Advertisement

Post-Traumatic Stress Disorder: Clinical Features and Treatment

  • Edna B. Foa
Chapter
Part of the Applied Clinical Psychology book series (NSSB)

Abstract

Post-traumatic stress syndrome has been noted in the literature of psychopathology for over 100 years under various labels: compensation neurosis, nervous shock, hysteria, and war neurosis. We all are familiar with descriptions of soldiers who experienced a “nervous breakdown”, called Combat Stress Reaction, during or immediately after participating in the battlefield. These soldiers typically report strong feelings of being overwhelmed, confused, and frightened, as well as crying, sweating, trembling, and shaking. Many continue to experience significant psychological problems that render them chronically dysfunctional. Similar symptoms are observed in individuals who have experienced other types of trauma such as rape, aggravated assault, automobile accident, or natural disasters.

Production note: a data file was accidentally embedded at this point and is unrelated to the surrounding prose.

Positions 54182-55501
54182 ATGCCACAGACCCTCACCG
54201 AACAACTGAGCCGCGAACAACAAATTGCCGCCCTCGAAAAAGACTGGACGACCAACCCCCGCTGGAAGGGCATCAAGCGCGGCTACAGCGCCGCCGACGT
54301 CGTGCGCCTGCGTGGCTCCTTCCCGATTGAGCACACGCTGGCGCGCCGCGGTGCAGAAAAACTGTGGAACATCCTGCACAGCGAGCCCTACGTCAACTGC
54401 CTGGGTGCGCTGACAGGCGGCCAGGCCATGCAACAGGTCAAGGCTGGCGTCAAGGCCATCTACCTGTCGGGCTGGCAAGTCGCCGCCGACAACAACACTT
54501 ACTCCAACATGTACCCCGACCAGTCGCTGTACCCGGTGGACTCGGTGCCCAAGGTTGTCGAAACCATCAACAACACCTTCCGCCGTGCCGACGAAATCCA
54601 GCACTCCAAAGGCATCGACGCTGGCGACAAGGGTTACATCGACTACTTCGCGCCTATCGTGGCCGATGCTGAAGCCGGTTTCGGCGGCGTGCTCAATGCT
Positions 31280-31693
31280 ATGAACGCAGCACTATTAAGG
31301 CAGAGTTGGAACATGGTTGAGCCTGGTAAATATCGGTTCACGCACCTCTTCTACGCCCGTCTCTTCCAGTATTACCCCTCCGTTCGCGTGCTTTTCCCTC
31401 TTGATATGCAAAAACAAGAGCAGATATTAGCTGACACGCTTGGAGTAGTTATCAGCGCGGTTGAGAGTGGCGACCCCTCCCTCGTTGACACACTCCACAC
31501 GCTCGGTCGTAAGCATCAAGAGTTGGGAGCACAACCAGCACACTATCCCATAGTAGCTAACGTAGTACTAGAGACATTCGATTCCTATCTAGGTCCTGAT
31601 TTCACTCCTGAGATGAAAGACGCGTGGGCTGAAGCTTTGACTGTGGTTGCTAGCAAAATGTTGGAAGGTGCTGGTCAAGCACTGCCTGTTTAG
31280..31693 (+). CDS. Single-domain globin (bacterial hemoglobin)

Preview

Unable to display preview. Download preview PDF.

Unable to display preview. Download preview PDF.

Copyright information

© Springer Science+Business Media New York 1991

Authors and Affiliations

  • Edna B. Foa
    • 1
  1. 1.EPPI, Department of Psychiatry, Center for the Treatment and Study of AnxietyThe Medical College of PennsylvaniaPhiladelphiaUSA

Personalised recommendations